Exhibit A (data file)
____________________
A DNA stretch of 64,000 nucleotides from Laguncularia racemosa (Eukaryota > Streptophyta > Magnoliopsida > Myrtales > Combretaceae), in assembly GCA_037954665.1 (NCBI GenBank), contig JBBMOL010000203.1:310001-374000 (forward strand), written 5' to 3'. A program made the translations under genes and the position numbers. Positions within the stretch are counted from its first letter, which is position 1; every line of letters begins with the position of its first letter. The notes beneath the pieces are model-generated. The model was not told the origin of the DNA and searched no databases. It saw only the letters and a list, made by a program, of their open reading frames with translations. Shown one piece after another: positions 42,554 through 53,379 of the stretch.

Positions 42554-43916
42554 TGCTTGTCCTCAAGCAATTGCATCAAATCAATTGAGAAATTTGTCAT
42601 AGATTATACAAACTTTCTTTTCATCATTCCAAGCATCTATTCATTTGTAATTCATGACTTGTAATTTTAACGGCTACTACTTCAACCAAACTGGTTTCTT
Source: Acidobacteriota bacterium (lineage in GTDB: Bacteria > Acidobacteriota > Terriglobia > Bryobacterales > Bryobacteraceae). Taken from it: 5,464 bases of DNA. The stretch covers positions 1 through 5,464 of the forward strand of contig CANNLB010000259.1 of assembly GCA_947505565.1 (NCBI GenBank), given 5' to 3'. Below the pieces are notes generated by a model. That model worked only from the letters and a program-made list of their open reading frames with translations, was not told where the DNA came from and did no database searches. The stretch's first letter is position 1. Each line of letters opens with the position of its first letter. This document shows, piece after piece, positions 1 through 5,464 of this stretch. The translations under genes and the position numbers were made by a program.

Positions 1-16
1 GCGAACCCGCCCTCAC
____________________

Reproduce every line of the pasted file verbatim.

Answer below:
A DNA stretch of 64,000 nucleotides from Laguncularia racemosa (Eukaryota > Streptophyta > Magnoliopsida > Myrtales > Combretaceae), in assembly GCA_037954665.1 (NCBI GenBank), contig JBBMOL010000203.1:310001-374000 (forward strand), written 5' to 3'. A program made the translations under genes and the position numbers. Positions within the stretch are counted from its first letter, which is position 1; every line of letters begins with the position of its first letter. The notes beneath the pieces are model-generated. The model was not told the origin of the DNA and searched no databases. It saw only the letters and a list, made by a program, of their open reading frames with translations. Shown one piece after another: positions 42,554 through 53,379 of the stretch.

Positions 42554-43916
42554 TGCTTGTCCTCAAGCAATTGCATCAAATCAATTGAGAAATTTGTCAT
42601 AGATTATACAAACTTTCTTTTCATCATTCCAAGCATCTATTCATTTGTAATTCATGACTTGTAATTTTAACGGCTACTACTTCAACCAAACTGGTTTCTT
Source: Acidobacteriota bacterium (lineage in GTDB: Bacteria > Acidobacteriota > Terriglobia > Bryobacterales > Bryobacteraceae). Taken from it: 5,464 bases of DNA. The stretch covers positions 1 through 5,464 of the forward strand of contig CANNLB010000259.1 of assembly GCA_947505565.1 (NCBI GenBank), given 5' to 3'. Below the pieces are notes generated by a model. That model worked only from the letters and a program-made list of their open reading frames with translations, was not told where the DNA came from and did no database searches. The stretch's first letter is position 1. Each line of letters opens with the position of its first letter. This document shows, piece after piece, positions 1 through 5,464 of this stretch. The translations under genes and the position numbers were made by a program.

Positions 1-16
1 GCGAACCCGCCCTCAC